Talk like an Art Head: Printmaking

Hand coloured antiquarian newspaper engraving 1887 & limited edition giclée print by Ian Johnstone
The Tay Bridge Disaster, hand coloured antiquarian newspaper engraving 1887 (left)
Tay at Broughty Ferry, limited edition giclée print by Ian Johnstone (right)

There are times in life when you feel the full weight of mortality on your shoulders. Well that’s been happening to me ever since I started writing this blog for Eduardo Alessandro Studios and learning about the history of printmaking.

That sounds a little intense. But it’s true.

Maybe it’s that quarter life crisis I’m coming into. I’m taking up knitting, considering investment property because pension schemes are on the decline, and wondering what kind of person Zsíkli will be.

If you start asking yourself these kinds of questions, it probably means you’ve also realised that you aren’t so invincible after all. Never mind invincible, I’m coming to accept that in the broad span of human history, I’m pretty darn inconsequential (it’s only taken 27 years)!

So why has learning about the history of printmaking brought on this reflective, existential turn? It started with my first blog post about the Remarque, when I lost myself in reading articles from the early 20th century about the crisis that printmaking was going through. Later, when researching the giclée, I read a rant by an angry printmaker bemoaning the crisis printmaking is going through today. Over a century apart, these writers were shaking their heads at the advent of new technologies that rendered traditional printmaking practices obsolete.

But today’s printmaker who practices “traditional” printmaking is actually using what last century’s printmaker might have considered a new-fangled and depraved invention!

In 1901, Morris T. Everett was writing about the brief revival of etching in America at the turn of the century. The problem, Everett laments, is that “cleverness set itself to work.” (Don’t you love that phrase!) While an etched copper-plate is susceptible to wear and can only yield a few hundred perfect impressions, “by hardening and coating processes it was found possible to make a plate yield thousands of prints.” Here, Everett’s sigh is almost palpable, “The market,” he writes, “was glutted.”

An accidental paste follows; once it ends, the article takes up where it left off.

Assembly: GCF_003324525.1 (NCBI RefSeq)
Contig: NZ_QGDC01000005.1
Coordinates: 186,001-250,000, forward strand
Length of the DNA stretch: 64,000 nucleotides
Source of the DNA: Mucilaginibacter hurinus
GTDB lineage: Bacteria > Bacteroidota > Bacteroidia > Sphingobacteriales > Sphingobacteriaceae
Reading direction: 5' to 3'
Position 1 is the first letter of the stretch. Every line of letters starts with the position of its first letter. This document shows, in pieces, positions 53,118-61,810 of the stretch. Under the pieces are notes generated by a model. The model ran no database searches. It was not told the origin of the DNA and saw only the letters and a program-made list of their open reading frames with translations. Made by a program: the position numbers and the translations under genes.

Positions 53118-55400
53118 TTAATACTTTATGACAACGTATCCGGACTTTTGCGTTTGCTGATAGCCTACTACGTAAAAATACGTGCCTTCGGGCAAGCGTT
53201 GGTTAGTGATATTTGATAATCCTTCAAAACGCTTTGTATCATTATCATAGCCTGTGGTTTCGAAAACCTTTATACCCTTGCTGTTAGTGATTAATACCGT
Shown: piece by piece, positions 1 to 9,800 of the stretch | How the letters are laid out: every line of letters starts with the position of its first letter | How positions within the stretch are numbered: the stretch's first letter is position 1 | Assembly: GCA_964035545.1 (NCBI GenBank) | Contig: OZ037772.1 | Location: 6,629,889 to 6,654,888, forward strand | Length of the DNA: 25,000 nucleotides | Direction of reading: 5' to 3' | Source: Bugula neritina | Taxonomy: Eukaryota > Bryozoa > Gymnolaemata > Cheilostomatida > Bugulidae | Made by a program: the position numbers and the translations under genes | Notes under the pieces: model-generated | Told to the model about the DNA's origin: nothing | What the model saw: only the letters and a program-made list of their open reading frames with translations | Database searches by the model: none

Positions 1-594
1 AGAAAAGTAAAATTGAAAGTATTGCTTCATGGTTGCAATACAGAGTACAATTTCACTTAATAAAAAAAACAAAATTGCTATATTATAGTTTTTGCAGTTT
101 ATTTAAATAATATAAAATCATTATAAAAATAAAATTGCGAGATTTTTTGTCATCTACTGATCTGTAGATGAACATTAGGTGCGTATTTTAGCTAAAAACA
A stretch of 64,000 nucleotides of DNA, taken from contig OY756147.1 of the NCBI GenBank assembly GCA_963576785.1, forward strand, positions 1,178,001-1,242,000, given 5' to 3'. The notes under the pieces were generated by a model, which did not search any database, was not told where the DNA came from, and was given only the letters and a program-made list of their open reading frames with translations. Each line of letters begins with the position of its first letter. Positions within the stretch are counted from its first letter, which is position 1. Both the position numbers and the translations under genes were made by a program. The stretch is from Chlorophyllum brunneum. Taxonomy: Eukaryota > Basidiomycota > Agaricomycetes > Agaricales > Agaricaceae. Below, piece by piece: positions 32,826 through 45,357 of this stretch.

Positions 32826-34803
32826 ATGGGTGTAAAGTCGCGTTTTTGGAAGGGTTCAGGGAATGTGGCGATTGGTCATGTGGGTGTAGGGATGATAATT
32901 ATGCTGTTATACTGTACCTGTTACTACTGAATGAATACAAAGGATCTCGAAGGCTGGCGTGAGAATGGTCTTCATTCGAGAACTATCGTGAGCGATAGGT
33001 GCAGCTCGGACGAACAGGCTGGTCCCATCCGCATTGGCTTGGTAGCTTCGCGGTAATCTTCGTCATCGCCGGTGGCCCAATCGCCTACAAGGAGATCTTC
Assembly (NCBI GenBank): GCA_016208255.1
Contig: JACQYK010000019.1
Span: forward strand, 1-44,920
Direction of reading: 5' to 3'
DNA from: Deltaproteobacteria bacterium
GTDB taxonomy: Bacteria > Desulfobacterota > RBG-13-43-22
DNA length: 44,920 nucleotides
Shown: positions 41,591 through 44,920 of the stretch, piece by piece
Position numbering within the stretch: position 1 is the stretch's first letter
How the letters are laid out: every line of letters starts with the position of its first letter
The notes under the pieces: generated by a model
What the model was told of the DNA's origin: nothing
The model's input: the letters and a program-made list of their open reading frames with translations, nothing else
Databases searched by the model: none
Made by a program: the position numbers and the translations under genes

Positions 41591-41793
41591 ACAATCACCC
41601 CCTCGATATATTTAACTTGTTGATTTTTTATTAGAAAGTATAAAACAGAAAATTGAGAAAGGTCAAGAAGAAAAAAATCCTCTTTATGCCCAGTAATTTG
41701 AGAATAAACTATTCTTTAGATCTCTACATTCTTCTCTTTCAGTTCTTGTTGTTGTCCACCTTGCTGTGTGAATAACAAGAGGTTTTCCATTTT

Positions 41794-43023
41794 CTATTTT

Over a century later, another printmaker was decrying the advent of digital printmaking. Giclée prints, this artist argued, are not prints – they are reproductions. To call them prints, he argued, is a scam.

But a scam on whom? What both these gentlemen failed to recognise is that people appreciate the difference between an original, an etching, a high quality giclée print, a low quality print, etc. Everett complained that “invention has made a travesty of first, second, and third states, Remarque proofs, and everything else that collectors of prints prize.”

But that isn’t true. Remarques and artist proofs are still highly sought after and giclée prints are the go-to for signed limited edition prints because of their superior ink and paper quality. Sure, hardening and coating processes allowed for consistently vivid images, as does digital printing, but people still differentiate value depending on the kind of print it is.

And that’s actually very reassuring. It means that despite technology and commercialism, we still distinguish and appreciate high quality from low and continue to value, above all, an original piece of art, the work of human ingenuity.

Plus, we have to accept that in the future giclée printers will be but another archaic piece of kit, perhaps still in use, perhaps outmoded, or maybe enjoying a renaissance. And it’s exciting to think what new “cleverness will set itself to work” and what it will produce next!

So I might as well put my quarter life crisis to the side, continue the fascinating study of printmaking – for it is an immense field of study – but also look towards the future, embracing change and new topics. Next week we leave printmaking behind (at least for a short while) and take on another medium altogether – the pastel!